Monday, September 8, 2014

Living In the Moment--When a Family Member Has Dementia

Have you ever considered the similarities between caregiving and improv? Probably not--who would-they certainly seem to be quite dissimilar occupations. Yet when you think about their characteristics, they are quite similar.   The website, In the Moment, which is focused on "creative ideas for training staff" lists on the landing page characteristics that apply to both, including being flexible, adaptable, courageous, spontaneous, generous, selfless and trusting.

So the idea is very intriguing. Wonder how the founder came up with this concept?  She talks about receiving a phone call almost a decade and a half ago about her mom about her dad's imminent death:

and within twenty four hours ... was on a plane flying to be with ... family and wait for ... Dad to pass away. During that time of sitting, laughing, thinking, crying and rambling -[she]...realized that the world of Improvisation was very similar to the world of caregiving and Alzheimer's disease and dementia.... [unsure] why the idea hit ... then, maybe it was divine inspiration, maybe someone was telling [her] the reason why [her] ... Dad had Alzheimer's or maybe [she] ...was sleep deprived. Probably all of the above... [Having]... attended a lot of very informative and well executed workshops and trainings... [yet] not a very good learner... [she] remember[s] sitting in a class and listening to the instructor talking about effective communication with persons with dementia."

Then inspiration struck, as she says in her own words  "[a]ll  I could think of was how tired I was of sitting . If she would just do this improv exercise it would illustrate her point more clearly and get everyone up and moving. Hmmmm...." She wrote grant applications, with this excerpt from her abstract, explaining the parallels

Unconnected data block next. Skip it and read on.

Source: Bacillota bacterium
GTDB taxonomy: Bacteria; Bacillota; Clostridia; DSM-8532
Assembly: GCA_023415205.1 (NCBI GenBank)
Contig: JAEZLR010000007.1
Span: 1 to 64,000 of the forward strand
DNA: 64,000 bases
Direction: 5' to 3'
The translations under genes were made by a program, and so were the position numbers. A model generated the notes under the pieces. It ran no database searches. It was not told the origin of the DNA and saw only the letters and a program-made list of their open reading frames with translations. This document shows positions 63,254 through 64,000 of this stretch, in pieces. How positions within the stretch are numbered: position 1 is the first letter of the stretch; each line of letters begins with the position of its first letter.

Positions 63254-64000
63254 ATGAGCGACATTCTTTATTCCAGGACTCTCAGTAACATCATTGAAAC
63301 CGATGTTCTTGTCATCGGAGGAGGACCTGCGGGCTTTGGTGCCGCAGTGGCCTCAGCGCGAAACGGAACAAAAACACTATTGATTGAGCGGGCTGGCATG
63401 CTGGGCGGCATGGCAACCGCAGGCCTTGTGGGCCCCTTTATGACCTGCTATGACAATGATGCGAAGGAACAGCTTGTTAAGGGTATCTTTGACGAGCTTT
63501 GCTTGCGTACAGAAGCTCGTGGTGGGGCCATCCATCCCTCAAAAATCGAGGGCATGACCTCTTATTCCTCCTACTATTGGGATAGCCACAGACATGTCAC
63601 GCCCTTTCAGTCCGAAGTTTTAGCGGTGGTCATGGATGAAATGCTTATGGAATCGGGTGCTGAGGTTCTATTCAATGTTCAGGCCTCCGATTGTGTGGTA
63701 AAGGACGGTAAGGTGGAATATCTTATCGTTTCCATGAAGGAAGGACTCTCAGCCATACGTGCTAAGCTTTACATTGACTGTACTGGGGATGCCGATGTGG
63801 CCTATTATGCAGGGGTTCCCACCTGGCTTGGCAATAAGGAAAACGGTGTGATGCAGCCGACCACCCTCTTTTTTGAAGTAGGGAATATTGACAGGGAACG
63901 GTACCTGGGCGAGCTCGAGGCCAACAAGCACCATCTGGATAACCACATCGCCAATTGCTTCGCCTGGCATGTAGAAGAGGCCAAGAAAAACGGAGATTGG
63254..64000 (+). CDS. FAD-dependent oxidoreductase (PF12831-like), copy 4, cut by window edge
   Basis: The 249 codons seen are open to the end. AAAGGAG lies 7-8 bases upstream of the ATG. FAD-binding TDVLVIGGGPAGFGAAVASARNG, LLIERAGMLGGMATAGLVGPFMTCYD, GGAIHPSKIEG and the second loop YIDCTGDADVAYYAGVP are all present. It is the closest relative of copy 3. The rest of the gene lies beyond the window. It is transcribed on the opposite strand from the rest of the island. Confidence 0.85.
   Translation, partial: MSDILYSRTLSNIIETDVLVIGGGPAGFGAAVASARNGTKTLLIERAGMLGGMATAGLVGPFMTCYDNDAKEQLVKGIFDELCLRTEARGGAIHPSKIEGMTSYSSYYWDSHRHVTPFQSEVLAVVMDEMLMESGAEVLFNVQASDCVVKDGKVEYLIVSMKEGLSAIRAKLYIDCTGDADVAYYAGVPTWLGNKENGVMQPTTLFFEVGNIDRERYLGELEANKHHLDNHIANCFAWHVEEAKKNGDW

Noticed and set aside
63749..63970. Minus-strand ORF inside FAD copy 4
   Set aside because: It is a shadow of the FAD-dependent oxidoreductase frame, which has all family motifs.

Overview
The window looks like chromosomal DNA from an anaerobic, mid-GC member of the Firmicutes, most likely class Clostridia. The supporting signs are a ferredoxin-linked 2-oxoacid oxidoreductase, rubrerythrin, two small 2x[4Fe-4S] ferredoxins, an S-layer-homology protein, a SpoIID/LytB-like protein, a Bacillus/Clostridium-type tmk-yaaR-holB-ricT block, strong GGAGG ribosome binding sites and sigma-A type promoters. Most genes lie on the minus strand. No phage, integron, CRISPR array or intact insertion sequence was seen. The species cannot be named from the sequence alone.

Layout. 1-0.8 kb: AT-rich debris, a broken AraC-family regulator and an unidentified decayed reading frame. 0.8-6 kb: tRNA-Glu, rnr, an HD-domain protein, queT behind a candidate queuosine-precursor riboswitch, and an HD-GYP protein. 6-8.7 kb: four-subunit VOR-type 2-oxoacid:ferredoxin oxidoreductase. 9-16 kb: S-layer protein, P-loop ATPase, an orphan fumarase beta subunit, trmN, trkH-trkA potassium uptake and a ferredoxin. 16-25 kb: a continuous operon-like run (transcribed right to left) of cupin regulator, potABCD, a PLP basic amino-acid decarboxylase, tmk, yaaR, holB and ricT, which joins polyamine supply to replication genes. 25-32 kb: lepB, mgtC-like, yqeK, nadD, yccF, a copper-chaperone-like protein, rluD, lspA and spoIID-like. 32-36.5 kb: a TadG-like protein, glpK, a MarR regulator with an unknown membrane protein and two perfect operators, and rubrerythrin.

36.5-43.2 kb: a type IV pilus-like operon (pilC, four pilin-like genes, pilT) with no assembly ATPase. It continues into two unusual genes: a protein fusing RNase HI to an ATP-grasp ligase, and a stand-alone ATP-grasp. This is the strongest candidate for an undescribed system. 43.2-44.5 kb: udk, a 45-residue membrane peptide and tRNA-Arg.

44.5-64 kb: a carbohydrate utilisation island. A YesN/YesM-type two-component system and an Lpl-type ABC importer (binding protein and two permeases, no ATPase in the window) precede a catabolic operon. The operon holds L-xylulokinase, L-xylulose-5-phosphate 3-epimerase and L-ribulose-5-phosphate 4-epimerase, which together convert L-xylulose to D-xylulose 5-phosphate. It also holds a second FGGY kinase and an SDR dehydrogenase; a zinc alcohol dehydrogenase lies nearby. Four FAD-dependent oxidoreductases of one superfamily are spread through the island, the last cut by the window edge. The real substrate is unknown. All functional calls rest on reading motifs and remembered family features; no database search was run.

The rules of Improvisation parallel the “ rules “ of Caregiving for a person with Alzheimer’s. Each rule of Improv has exercises, hands on techniques to illustrate points of care. Improv itself teaches characteristics that are essential to the caregiver : listening, validation, accepting others’ realities, problem solving and creativity to name only a few. I see improvisation as another tool for caregivers and for trainers to use to create a better quality of life for each person with Alzheimer’s. I want to clarify that this this is not training of how to do Improvisation. But training that uses Improvisation to teach Alzheimer care.

The "rules" she references can be accessed here. The website also provides information about the 6 week training program, training tips, and other resources. Ultimately, the goal of this project is to "[e]Employ ... theater games with creativity exercises ... [to] provide[] caregivers with the methods to become better at what they do." 

Live in the moment--and enjoy that moment with a family member who has dementia---very good advice indeed.

 

https://lawprofessors.typepad.com/elder_law/2014/09/living-in-the-moment-when-a-family-member-has-dementia.html

Cognitive Impairment, Dementia/Alzheimer’s, Games | Permalink

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